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Re: Bits from the Release Team - Kicking off Wheezy

On Sun, May 01, 2011 at 08:02:51PM +0200, Lucas Nussbaum wrote:
> On 01/05/11 at 18:38 +0200, Pierre Habouzit wrote:
> > You're saying:
> > 
> >   Problem:
> >     I acknowledge that people are not interested in stable releases
> >     enough and that the RT has to compensate all the time.
> Those two statements are true:
> - A subset of DDs care about doing stable releases. The rest of DDs
>   don't care.
> - A subset of DDs care about doing 'rolling'. The rest of DDs don't
>   care.
> The release team obviously cares about stable releases, and I mostly
> read the individual positions of RT members in this thread as "if we do
> 'rolling', it will be harder to do stable releases." Their position is
> completely understandable. It's likely that doing 'rolling' will impact
> stable releases in some ways. Some of the impact might be negative, some
> might be positive.
> But what we (the project) need to decide on is where we want to go.
> After all, we could decide not to do stable releases, or to do them
> every six months instead of every two years. The current choice of
> doing stable releases every two years is there only because a large
> subset of DDs care about doing that.

The thing is, I think that rolling and testing are not compatible. So
it seems unlikely to me that we can support both in Debian, especially
not in the same namespace "testing" or "rolling".

I don't want to lose stable releases, it's a disservice to our users.
And if you try something like your plan B, you'll have two issues:

(1) you'll split the userbase, some of the users will use rolling
    instead of testing, and during the freeze we're very interested
    about our users to test testing. It's actually the period where it
    matters the most.

    In the end you get less testing coverage, hence mathematically
    lessen the quality.

(2) developers who already care little about stable releases will even
    care less because they will be able to do the work that they like
    (brining their software up to date, not really caring about stable),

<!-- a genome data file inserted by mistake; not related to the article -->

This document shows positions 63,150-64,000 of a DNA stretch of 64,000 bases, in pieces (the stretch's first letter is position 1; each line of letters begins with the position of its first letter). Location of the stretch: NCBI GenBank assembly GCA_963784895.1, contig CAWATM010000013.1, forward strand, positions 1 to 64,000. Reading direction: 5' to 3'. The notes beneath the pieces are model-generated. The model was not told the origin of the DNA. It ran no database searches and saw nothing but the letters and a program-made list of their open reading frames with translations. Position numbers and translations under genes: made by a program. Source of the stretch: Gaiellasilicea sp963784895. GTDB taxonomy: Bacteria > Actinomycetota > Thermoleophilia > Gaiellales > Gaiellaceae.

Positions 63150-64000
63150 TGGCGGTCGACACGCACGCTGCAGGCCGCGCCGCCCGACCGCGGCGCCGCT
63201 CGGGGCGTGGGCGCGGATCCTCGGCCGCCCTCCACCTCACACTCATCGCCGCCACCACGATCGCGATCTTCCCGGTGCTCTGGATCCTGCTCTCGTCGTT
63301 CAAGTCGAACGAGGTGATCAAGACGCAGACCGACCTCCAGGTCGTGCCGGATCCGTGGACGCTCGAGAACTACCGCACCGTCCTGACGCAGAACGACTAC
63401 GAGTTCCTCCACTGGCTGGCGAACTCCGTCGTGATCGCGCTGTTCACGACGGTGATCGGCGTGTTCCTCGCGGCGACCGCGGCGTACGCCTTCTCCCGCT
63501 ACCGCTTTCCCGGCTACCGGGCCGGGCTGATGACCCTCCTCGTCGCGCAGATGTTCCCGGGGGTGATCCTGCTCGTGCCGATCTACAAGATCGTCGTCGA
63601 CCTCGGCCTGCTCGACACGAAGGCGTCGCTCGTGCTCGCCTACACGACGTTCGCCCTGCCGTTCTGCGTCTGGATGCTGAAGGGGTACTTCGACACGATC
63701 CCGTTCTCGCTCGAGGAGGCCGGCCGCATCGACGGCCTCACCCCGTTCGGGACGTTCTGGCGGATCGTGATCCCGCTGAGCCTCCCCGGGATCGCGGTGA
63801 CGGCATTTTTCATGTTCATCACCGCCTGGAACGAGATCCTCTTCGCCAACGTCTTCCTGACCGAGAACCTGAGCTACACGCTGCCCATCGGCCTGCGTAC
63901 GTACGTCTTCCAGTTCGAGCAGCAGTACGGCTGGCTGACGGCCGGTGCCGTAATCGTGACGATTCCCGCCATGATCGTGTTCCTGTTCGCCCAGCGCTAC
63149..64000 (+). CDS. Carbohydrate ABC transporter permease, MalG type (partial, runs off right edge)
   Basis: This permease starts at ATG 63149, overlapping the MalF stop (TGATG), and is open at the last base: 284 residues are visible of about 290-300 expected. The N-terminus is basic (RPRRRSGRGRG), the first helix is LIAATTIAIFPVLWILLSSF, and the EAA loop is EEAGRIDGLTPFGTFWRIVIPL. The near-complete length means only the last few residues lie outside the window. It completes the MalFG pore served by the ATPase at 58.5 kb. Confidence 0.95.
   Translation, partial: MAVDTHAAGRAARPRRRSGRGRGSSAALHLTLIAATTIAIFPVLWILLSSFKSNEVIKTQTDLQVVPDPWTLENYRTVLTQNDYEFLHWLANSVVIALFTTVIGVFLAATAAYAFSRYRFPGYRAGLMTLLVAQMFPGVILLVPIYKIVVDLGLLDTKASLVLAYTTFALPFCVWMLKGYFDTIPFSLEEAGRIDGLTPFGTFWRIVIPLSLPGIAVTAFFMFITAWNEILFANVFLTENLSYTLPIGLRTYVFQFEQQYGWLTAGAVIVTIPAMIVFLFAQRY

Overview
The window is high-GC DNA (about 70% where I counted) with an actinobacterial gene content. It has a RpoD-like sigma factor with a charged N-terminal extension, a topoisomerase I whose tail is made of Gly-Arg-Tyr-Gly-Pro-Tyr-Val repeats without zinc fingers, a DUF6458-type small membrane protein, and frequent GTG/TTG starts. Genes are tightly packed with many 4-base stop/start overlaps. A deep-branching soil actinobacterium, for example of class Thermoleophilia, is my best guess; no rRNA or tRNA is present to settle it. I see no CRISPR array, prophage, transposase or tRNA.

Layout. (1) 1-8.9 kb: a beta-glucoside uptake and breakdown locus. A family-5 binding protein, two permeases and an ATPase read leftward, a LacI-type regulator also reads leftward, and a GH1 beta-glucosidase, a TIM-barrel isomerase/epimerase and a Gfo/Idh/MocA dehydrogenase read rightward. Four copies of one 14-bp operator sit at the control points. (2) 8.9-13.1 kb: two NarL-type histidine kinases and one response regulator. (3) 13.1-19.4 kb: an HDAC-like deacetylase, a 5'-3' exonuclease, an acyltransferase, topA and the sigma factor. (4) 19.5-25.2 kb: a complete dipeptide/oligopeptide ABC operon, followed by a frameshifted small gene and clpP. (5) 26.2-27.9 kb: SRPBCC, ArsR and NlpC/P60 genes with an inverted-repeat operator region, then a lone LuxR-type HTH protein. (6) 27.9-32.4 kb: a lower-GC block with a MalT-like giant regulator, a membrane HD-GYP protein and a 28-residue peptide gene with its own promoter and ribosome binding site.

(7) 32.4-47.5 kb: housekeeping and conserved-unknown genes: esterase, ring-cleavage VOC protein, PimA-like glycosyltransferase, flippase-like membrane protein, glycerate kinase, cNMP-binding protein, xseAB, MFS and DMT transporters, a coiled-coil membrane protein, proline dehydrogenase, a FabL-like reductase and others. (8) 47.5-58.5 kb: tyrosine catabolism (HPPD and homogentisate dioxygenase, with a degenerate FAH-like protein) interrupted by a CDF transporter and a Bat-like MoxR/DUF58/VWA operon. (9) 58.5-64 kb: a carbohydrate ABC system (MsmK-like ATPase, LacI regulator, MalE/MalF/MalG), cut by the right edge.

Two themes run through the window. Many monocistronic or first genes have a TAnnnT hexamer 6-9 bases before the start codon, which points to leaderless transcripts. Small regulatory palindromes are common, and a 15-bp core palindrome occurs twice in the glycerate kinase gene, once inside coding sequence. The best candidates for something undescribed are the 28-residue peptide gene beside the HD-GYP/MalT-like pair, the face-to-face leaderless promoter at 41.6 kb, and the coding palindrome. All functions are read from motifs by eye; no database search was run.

IOW it'll divert attention of the maintainers even more.

Both will lead to a poorer quality of the stable release, and probably
even longer freezes. Both are a disservice to the stable release, and to
our users. And in the end both will put more pressure on the shoulders
of the RT members that already don't scale.

Of course rolling has some appeal, but it's just hype, and well,
sometimes our users want silly things and we should know better than to
indulge them.

I agree that a 6 months freeze sucks because we miss a release for many
upstreams (gnome, KDE, …), which makes packaging harder. But maybe we
should focus on how to reduce the freeze period (which would in turn
mean that we should have some study about why it's 6-months long instead
of 3 like I'm sure it could be).

I strongly believe that lessening the quality of the Debian stable
release is harming Debian as a whole.

And I know I'm rehashing things, but this will inevitably lead to more
work for maintainers: supporting stable + testing means more work there
is no way it will reduce the work. It's our scarce resource
(developpers), so why don't we *first* focus on making packaging easier,
leaner, simpler, and *then* see what we can do with all that new free
time we just bought?
·O·  Pierre Habouzit
··O                                                madcoder@debian.org
OOO                                                http://www.madism.org

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